Cloud in the real world

At the moment, it’s hard not to believe that the entire world is going to be in the clouds shortly. Every vendor is using the word liberally, every newswire daily digest has links to stories on ‘the cloud’. CIOs are rushing to point out that their organisation is thinking/talking/doing it. Us bloggers feel obliged to write an article a week on it (and so heeeeere’s mine).

Right, everyone, STOP.

Put your pens down, and pay attention please. This is getting out of hand.

What exactly are we talking about? The intention in our world was to reduce the number of servers from thousands to hundreds, if not tens. It’s a green thing eh? But you have to ask, how exactly is this going to happen? I don’t see Government Departments shying away from signing new outsourcing deals, or Local Authorities not signing up with new service providers for managed services. These contracts are typically built over years, with the service provider running at a loss in the early years, before running into profit at the end, so they are hardly likely to want to terminate early to save the planet are they? So with these contracts being signed, where exactly is the unified approach that cloud demands? How can services be re-used if everyone if still off doing different things? Make no mistake, rather like communism or Mrs Stewart’s ideas for decorating the hallway, it all sounds great in principle, but the execution looks a bit hard.

Aha, I hear you say. We are looking at PRIVATE cloud. Umm. Is that like servers on the internet just for your own use? That’s called Hosted Services in my book. And I thought we were doing that? And it’s private, so does that not preclude it from being shared?

All of this is before we start talking about the security issues, controls and the like. The PSN (Public Sector Network) train is en route, and I personally need more convincing that the security at the data layer (as opposed to transport layer) is baked in. Once that’s in place, the whole Cloud thing gets a bit easier, but it still doesn’t get past the issue of existing outsourcing contracts. So I think this is all going to take a whole lot longer than some people want – literally most of this decade – before we see meaningful deliverables.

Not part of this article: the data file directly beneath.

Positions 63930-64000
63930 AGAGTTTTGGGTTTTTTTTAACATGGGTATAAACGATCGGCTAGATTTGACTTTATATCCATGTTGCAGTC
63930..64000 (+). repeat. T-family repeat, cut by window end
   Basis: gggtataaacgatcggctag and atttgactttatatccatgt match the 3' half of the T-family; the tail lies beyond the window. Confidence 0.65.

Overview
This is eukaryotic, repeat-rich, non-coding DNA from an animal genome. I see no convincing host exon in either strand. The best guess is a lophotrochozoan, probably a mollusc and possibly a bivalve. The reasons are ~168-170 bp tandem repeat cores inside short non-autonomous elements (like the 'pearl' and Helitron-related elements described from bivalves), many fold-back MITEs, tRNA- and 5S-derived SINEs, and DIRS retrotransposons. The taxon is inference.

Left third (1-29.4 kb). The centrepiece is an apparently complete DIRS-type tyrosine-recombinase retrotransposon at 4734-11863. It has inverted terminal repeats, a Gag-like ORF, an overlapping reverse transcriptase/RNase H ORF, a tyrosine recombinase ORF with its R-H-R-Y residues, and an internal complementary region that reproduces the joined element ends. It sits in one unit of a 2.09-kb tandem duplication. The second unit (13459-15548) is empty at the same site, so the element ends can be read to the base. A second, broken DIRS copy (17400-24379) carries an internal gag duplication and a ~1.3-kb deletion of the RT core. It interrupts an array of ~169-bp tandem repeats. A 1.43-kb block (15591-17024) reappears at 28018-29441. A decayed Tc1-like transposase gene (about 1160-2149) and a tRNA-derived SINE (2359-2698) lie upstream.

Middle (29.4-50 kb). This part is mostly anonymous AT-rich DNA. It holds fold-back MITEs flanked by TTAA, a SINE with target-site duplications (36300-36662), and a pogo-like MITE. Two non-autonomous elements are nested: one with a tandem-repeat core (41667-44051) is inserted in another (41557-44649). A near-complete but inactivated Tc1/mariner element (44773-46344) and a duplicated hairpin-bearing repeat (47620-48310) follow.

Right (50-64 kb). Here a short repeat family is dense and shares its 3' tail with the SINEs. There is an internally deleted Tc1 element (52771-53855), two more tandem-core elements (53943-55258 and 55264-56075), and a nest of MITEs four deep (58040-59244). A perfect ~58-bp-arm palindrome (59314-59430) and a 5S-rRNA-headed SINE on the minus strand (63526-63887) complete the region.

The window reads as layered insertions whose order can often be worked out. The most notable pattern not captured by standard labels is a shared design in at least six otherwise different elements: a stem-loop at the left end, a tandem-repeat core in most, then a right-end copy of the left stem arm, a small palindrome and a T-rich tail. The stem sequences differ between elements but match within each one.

However, expect to see ‘Cloud Ready’ logos (or variations on this theme) popping up all over the place on vendors’ stuff. I shall be running a sweepstake for how many you can spot at InfoSec. A pint of beer with your favourite blogger and Austin Powers lookalike for the winner!


About Graeme Stewart, McAfee

I work for McAfee as Director of Public Sector Strategy and Relations, UK&I
This entry was posted in Cloud Computing, Cyber, Efficiency, PSN, Security, Sophos. Bookmark the permalink.

2 Responses to Cloud in the real world

  1. Kate Sahota says:

    I’m so glad you made the comment about private cloud = hosted services. I had the same thoughts myself while trying to explain the G-Cloud to a colleague, but was worried I was being a bit stupid. Nice post, looking forward to seeing the logos!

    • Thanks Kate! I am geting increasingly bad tempered about the Cloud thing right now. Its a bit like when its the Olympics and every fizzy drink and burger company tries to associate itself with high-end athletics. Umm….no, no you don’t. Any right thinking IT bod in Local Gov is going to question anyone stating that they have Cloud sorted. Actually, they should take him/her out the back and beat them silly with their copy of ‘Town Hall’, but that may have more to do with my mood today…

      Cloud is a process, not a solution, in the same way Autumn is a season, not a type of weather. Think I might just tweet that…

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